Are human space babies conceivable?
As astronauts continue to break records for time spent in space, and manned Mars exploration is under discussion, scientists in China have begun a groundbreaking study to determine whether humans can reproduce in space.
Scientists will for the first time conduct an experiment to induce the differentiation of human embryonic stem cells into germ cells on China's first cargo spacecraft, Tianzhou 1.
The experiment aims to study the effects of the space environment on human reproduction, beginning with the study of microgravity on human stem cells and germ cells, said Kehkooi Kee, lead researcher for the project.
Kee, a Malaysian Chinese professor at China’s prestigious Tsinghua University, said the unprecedented experiment will study the basic development and maturation of germ cells in the microgravity environment, as well as the development potential of human embryonic stem cells.
The research is expected to provide a theoretical basis and technical support to solve the possible problems of human reproduction caused by the space environment, Kee said.
“It’s an important experiment because it is the first step toward directly understanding human reproduction during space exploration,” he said.
What kind of difficulties could people face in having children in space?
Experts say that in the known space environment, microgravity, radiation and magnetic fields could have a great impact on human reproduction. Among these factors, microgravity could be the largest challenge.
At the cellular level, microgravity might affect cell division or polarity. The cells of living organisms contain
many organic molecules. These molecules and cells are evolved to function under Earth’s gravitational force. But scientists are still not sure how microgravity could affect the physical force governing the molecular interactions and development of the cells, said Kee.
The United States, Russia and Europe have conducted many space experiments to examine whether microgravity is harmful to astronauts, especially the effects on muscles and bones. However, microgravity’s effect on human reproductive capacity has been rarely studied.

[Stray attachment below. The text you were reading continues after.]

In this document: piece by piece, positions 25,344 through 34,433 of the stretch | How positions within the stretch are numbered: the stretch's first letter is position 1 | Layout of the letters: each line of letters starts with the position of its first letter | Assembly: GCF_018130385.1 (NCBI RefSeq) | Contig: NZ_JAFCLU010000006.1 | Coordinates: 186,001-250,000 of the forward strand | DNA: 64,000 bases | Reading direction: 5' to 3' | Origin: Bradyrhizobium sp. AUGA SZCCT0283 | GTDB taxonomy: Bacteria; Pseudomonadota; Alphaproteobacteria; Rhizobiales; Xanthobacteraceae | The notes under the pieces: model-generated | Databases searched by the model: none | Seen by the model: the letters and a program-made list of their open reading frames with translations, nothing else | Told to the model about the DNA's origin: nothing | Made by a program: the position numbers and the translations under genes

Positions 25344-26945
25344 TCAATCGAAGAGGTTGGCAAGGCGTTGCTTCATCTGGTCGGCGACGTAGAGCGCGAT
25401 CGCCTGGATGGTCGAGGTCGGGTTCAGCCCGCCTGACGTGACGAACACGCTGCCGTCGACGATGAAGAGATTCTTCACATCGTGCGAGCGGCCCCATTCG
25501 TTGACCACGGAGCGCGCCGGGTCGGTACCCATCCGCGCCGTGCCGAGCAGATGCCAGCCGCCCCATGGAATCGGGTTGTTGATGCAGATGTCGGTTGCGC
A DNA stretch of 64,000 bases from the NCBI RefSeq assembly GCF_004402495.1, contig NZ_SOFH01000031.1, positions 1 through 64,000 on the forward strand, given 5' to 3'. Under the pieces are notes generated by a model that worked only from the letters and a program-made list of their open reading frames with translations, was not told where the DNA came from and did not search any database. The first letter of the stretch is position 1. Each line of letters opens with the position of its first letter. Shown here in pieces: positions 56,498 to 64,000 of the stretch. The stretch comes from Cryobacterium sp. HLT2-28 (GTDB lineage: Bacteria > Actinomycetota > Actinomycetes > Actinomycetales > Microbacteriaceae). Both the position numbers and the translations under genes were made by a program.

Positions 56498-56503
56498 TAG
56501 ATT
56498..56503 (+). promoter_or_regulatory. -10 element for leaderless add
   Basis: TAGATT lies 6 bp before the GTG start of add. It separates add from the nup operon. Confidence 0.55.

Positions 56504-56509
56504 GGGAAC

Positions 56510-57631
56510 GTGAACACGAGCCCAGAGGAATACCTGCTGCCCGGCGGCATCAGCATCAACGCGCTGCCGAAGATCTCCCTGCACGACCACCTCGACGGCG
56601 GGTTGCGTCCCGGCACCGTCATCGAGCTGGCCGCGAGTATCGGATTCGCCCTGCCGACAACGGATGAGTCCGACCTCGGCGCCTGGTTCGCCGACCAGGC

Previous research in this area mainly focused on monitoring the reproductive hormone levels of astronauts. Due to ethical and physical constraints, it has been very difficult to directly obtain and study their germ cells.
“If we aim to directly study human reproductive biology in space, we need to build an in-vitro platform to study the germ cells. So we chose to use human embryonic stem cells to differentiate into germ cells,” said Kee.
In 2009, he and his colleagues used human embryonic stem cells to create human primordial germ cells and spermlike cells for the first time.
Currently, the team has successfully obtained egglike cells from human embryonic stem cells and will be publishing this new finding soon.
Human embryonic stem cells can be induced into primordial germ cells and further differentiated into spermlike or egglike cells. But differentiating embryonic stem cells into spermlike or egglike cells is very difficult because it requires more developmental steps and more cellular factors, said Kee.
Although other scientists have conducted similar experiments, none has been able to differentiate human germ cells into such a mature state as Kee’s team has.
“We have compared the in-vitro cultured cells with in-vivo cells, and found they have many similar characteristics. But we can only call the in-vitro ones spermlike cells or egglike cells, because we still can’t prove they are exactly the same until we conduct functional experiments,” Kee said.
So far, all such experiments have been conducted on the ground, so scientists don’t know whether microgravity will affect the differentiation of human embryonic stem cells and the formation of germ cells.
“In the experiments on the ground, it usually takes six days to culture and obtain primordial germ cells, and about two weeks to form spermlike or egglike cells,” said Kee. “The experiment on Tianzhou 1 will last 30 days.”